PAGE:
Frontman of rock band Jethro Tull to perform Christmas concert at Peterborough Cathedral

Ian Anderson and some of the band members
Ian Anderson and some of the band members
Have your say

The frontman of rock band Jethro Tull is to perform a Christmas concert at Peterborough Cathedral.

Ian Anderson is famed as the man who brought the flute to rock music and has a large and enthusiastic fan base.

He maintains a busy international touring schedule, which in recent years has concluded in December with a short series of Christmas concerts in cathedrals.

Thanks to the musician’s generosity, the proceeds of these concerts go entirely to the cathedrals concerned.

Ian is a self-professed non-believer, but nonetheless claims a huge affinity with the traditions of Christianity and this is his way of showing his support.

On Saturday, December 16 at Peterborough Cathedral, he and his band will perform some of the more festive numbers from the prodigious Jethro Tull back catalogue, alongside other Christmas music and readings.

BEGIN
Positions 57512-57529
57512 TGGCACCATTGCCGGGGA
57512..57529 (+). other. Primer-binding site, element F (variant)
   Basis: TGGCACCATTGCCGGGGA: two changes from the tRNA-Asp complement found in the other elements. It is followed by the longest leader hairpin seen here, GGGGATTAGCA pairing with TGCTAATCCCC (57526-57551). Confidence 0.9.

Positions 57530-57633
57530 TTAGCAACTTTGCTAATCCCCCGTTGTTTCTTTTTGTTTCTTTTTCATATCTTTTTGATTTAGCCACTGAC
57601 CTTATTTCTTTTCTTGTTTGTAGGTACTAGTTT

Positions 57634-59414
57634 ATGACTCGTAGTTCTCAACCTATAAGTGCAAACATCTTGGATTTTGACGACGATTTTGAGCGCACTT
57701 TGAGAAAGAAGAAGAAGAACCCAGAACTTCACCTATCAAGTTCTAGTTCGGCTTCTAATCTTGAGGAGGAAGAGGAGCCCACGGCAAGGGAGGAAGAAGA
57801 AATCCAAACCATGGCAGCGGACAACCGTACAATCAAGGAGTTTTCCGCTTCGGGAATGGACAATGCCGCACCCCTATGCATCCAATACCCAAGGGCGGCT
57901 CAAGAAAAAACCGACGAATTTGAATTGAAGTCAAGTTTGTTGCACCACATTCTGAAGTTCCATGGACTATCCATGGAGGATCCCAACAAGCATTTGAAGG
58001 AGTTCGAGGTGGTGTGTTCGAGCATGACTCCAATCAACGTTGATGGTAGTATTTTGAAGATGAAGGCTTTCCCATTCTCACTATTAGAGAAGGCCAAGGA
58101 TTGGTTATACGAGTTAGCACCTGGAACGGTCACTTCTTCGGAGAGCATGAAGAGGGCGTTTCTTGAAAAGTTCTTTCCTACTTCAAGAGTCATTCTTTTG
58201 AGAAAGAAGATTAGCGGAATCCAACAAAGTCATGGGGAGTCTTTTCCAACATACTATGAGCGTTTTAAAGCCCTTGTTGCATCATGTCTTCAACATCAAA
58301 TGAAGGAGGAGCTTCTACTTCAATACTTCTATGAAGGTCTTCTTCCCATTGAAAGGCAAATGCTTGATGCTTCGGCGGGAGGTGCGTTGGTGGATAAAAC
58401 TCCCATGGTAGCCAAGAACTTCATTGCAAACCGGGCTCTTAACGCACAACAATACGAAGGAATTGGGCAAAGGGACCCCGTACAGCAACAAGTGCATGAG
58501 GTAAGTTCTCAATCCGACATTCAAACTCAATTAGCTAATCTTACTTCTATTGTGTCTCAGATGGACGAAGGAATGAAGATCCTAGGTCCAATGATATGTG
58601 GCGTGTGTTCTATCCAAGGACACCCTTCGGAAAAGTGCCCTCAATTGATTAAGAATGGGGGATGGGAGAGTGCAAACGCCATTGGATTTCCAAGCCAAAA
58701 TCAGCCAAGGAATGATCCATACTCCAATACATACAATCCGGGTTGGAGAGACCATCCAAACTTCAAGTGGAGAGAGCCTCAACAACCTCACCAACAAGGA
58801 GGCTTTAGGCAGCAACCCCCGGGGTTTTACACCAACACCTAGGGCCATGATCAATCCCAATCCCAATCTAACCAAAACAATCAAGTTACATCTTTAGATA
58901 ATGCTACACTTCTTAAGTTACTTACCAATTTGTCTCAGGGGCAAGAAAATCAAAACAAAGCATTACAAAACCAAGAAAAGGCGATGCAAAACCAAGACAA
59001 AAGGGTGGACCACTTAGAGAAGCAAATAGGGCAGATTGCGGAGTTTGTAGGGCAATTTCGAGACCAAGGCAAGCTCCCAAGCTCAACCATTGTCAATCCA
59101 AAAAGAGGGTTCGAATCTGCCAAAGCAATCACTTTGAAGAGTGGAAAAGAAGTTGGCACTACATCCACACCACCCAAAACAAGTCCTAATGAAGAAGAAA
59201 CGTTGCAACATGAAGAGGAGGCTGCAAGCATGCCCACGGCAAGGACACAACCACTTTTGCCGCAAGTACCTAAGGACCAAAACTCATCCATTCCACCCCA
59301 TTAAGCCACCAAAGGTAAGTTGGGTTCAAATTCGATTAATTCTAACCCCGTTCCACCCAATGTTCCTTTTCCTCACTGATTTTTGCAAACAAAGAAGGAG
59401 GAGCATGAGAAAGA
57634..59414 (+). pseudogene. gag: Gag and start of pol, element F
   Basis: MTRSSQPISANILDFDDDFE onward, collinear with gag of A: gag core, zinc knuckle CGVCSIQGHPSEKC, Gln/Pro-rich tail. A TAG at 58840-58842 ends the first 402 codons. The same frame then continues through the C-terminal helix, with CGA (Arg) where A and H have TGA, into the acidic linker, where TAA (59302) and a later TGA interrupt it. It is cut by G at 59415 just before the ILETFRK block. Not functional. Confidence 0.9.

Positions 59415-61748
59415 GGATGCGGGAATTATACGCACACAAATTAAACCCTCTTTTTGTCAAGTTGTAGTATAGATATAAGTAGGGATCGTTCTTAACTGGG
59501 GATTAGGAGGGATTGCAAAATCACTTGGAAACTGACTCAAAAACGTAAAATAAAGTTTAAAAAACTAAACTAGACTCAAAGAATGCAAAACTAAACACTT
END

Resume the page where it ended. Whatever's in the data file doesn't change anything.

There is also the promise of the odd surprise guest joining the line-up (guests at previous Christmas gigs have included the likes of Ade Edmondson, Marc Almond and Bruce Dickinson from Iron Maiden).

Members of the Peterborough Cathedral Choir will also be making an appearance.

It promises to be an evening with much good humour and good cheer. Ian said: “The bringing together of people of all backgrounds, cultures and faiths in this way is possible, perhaps, only under the auspices of modern Christianity, especially the Anglican Church.

“So, if I can help to draw people into these beautiful and historic buildings to savour just a little of the spirit of Christmas, it seems like a worthwhile effort.”

Tickets, at £35 and £27.50, are already selling fast. To get yours call Peterborough Information Centre on 01733 452336, or Oundle Box Office on 01832 274734, or buy online via

Jethro Tull was formed in 1968 and, with Ian as frontman Ian Anderson, released 30 studio and live albums, selling more than 60 million copies worldwide.